HC Deb 01 September 1848 vol 101 cc757-60

wished to put a question to the Home Secretary, of which he had given notice, with respect to the treatment of the convicted felon Mitchel. His object in putting this question was to obtain a contradiction of certain reports, in which he (Lord G. Bentinck) certainly did not place any credit. Those reports, which related to the treatment of Mitchel at Bermuda, had been so widely circulated, that he (Lord G. Bentinck) thought it absolutely necessary, in order to show the determination of the Government to visit persons of all stations who might be convicted of offences with equal punishment, that some contradiction should be given to them. He had received a letter on this subject from a person who was connected with the legal profession, and who did not wish his name to he publicly mentioned, although he (Lord G. Bentick) had stated it in confidence to the right hon. Home Secretary. The writer requested him to ask whether Mitchel had messed every day with the Lieutenant commanding Her Majesty's ship Scourge, on the voyage from Cork to Bermuda? His informant said— It is well known here that he did. It is also reported that, on taking leave of him, the officer of that steamer shook hands with him. And the writer added, that the lieutenant commanding justified this conduct under a letter from the Lord Lieutenant of Ireland, ambiguously worded, in which the officer was told to remember Mr. Mitchel's former position. The writer further stated that since Mr. Mitchel's arrival at Bermuda he had a private room on board the hulk—that he had a servant, another convict, to wait on him—that he were his ordinary clothes instead of the convict dress—and that he had not been put upon the public works. A similar report had found its way into the American newspapers. The New York Herald of the 4th instant stated, with respect to Mitchel, that he still were his own clothes; that he was not asked to work; that he was treated in every respect, consistently with his safe keeping, like a gentleman; and that he was allowed books, but neither pen nor paper. In putting this question, he wished it to be understood that he did not believe that any officer in the Queen's service would shake hands with a convicted felon; and he felt perfectly satisfied that the Secretary of State for the Home Department would he able to tell the House that no distinction would be made between convicts of station and education, and the meanest convicts who might be subjected to the penalties of the law. He begged to add that, far from crediting the statement that Lord Clarendon had written a letter directing that Mitchel should be treated in a different manner from other convicts, he believed that that noble Lord was actuated by a determination to carry out the law rigidly and justly.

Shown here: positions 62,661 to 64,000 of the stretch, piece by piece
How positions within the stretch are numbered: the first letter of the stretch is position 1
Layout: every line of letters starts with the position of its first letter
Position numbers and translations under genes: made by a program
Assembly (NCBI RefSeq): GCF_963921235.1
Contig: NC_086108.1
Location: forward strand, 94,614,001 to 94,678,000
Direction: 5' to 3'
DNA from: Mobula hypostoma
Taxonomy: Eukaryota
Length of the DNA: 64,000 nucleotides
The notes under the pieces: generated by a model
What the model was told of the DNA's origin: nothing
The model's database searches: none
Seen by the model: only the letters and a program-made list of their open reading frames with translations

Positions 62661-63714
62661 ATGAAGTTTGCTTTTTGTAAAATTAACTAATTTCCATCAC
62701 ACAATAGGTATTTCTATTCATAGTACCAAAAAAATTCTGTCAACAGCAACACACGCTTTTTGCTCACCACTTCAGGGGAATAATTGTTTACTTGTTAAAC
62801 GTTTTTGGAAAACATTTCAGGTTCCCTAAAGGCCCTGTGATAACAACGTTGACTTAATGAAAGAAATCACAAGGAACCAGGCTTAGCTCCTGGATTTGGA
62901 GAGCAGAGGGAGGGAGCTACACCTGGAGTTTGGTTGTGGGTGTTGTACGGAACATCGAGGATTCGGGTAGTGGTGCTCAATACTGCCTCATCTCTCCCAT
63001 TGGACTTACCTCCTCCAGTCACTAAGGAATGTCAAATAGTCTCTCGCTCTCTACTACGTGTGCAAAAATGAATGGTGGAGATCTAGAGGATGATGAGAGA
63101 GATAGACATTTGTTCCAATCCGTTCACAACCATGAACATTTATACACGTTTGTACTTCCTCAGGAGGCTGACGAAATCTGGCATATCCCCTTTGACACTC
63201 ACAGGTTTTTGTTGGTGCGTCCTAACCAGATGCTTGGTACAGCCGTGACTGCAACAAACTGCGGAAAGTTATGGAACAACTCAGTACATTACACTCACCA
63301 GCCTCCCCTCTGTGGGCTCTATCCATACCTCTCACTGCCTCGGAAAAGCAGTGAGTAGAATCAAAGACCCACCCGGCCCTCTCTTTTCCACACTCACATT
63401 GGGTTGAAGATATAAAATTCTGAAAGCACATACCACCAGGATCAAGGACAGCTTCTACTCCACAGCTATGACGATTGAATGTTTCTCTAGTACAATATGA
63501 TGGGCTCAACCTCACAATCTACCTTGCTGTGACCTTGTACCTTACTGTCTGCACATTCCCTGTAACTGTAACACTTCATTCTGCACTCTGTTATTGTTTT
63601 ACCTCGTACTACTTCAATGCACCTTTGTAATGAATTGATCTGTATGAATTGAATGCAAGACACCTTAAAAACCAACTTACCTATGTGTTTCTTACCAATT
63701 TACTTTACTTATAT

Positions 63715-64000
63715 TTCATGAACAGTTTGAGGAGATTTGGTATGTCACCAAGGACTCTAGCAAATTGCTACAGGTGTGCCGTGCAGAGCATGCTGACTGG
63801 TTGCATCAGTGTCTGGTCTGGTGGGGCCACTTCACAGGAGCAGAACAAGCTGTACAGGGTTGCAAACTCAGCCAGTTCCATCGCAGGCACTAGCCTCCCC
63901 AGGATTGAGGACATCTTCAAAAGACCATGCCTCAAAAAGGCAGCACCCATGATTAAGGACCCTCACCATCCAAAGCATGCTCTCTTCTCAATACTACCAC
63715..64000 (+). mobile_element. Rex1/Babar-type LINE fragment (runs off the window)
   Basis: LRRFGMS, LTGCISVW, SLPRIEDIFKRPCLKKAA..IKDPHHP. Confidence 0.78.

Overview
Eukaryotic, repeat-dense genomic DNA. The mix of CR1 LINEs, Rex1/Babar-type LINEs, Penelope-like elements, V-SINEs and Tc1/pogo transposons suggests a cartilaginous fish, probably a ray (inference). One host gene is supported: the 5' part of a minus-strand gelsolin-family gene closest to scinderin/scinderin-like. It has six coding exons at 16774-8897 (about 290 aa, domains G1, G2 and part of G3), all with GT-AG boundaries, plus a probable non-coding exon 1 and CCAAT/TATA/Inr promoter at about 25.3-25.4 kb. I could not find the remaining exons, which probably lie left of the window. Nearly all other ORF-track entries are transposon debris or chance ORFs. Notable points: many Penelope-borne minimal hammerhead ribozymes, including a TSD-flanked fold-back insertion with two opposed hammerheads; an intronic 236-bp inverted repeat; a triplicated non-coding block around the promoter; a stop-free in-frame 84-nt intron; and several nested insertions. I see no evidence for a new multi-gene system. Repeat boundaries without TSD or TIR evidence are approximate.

said, that a question similar in purport to that asked by the noble Lord, had been put to him some time since by another hon. Member; and the answer he had now to give to the noble Lord's question, would be substantially the same as he had before given. On that occasion, the hon. Member placed in his hands copies of the information which had reached him on the subject. He communicated with the noble Earl at the head of the Admiralty, who stated that he had not received any corroboration of that information. He stated at that time that Mitchel was removed from Cork to Bermuda almost immediately after his conviction, not in an ordinary convict ship—because there would have been considerable delay before such a ship was ready—but that, in order to show the determination of the Government to carry the law into effect, he was placed on board a war steamer, the Scourge, which was about to proceed to Bermuda. He might here state, that the Scourge was not commanded by a lieutenant, but by a commander—Commander Wingrove, who was an officer of considerable standing in the service. Commander Wingrove received his instructions as to the treatment of Mitchel, not from the Lord Lieutenant, who had no power to give such orders, but under an Admiralty letter, an extract from which he had before read. It was indeed necessary that such instructions should be addressed to the commander, because the conveyance of convicts was not any part of the service of men-of-war. Commander Wingrove was instructed that while any possibility of the prisoner's escape existed, every precaution should be taken for his safe custody, but that while at sea he should be allowed such indulgence in the way of exercise and food as the state of his health, which was represented to be delicate, might render necessary. The officer was also directed to provide a cabin for the prisoner's reception, in which he was to take his meals, and at the door of which a sentry was to be placed. He (Sir G. Grey) had received no information to lead him to suppose that the accounts which had been given to the noble Lord opposite could be correct; and, in the absence of any information on the subject, and remembering also the misstatements which had been circulated with regard to the prisoner's treatment on board the Shearwater, on his passage from Dublin to Cork, he must express his belief that the statements referred to by the noble Lord were unfounded. With respect to the representations which had been made as to Mitchel's treatment at Bermuda, the best answer he could give would be to read some extracts from the despatches of Governor Elliot. In a letter addressed to Earl Grey, and dated the 22nd of June, Governor Elliot stated— In reply to your Lordship's separate despatch of the 29th of May," [which transmitted the warrant authorising the Governor to receive and detain John Mitchel, and which warrant was made out in precisely the same form as in the case of other convicts,] "I have the honour to report, that Her Majesty's sloop Scourge arrived hero on the 20th inst. After ascertaining from Lord Dundonald when it would be convenient to hand over the prisoner John Mitchel, I ordered him to be received by Mr. J. K. Kirkham, overseer of the Dromedary, and he was accordingly removed to that hulk last evening at four o'clock. Dr. Hall, the medical superintendent of the convict establishment, waited upon me this morning, and recommended that this prisoner should not be sent out to the works till it could be judged how far occupation of that nature might be compatible with his health and strength, reported to be constitutionally weak. On the 4th of July, Governor Elliot addressed another letter to Earl Grey, in which he said— The medical superintendent has stated it to be his opinion that the prisoner, John Mitchel, has a chronic affection of the lungs, and, acting under his advice, I have caused Mitchel to be removed to the Tenedos hospital ship. This letter enclosed the following communication from Dr. Hall to the Governor, and upon which Governor Elliot acted:— I have the honour to submit to your Excellency some observations that have presented themselves to my notice in the medical inspection which I have made to-day on board the hulks in the Chamber. According to the regulations of the service, my attention was directed to the state of health of a recently arrived prisoner, named John Mitchel, now on board the Dromedary hulk; and, from his bodily appearance, and the information afforded by a medical certificate, I have been led to bring under your Excellency's notice my opinion that the said John Mitchel has a chronic affection of his lungs and a physical condition of body, which renders him very inefficient for hard labour on the public works. Although he is not now on the sick list, yet it is very probable he soon will be. I beg leave, therefore, to submit to your consideration whether he might not be usefully employed among the convalescents in the ward for sick officers in this hospital. He apprehended the meaning of this was that Mitchel would be employed in the same way as the other convict servants in the hospital-ship, and that such work would be assigned to him as was performed by convalescents. He might state that, since this correspondence was received, he had heard that Mitchel had been removed to another hulk. The only statement the noble Lord had made for which there appeared to be any foundation was that Mitchel had not been employed on public works; and this was in consequence of the recommendation of Dr. Hall. He had no information with regard to the prisoner's dress. Indeed, he had read to the house all the information he possessed on the subject.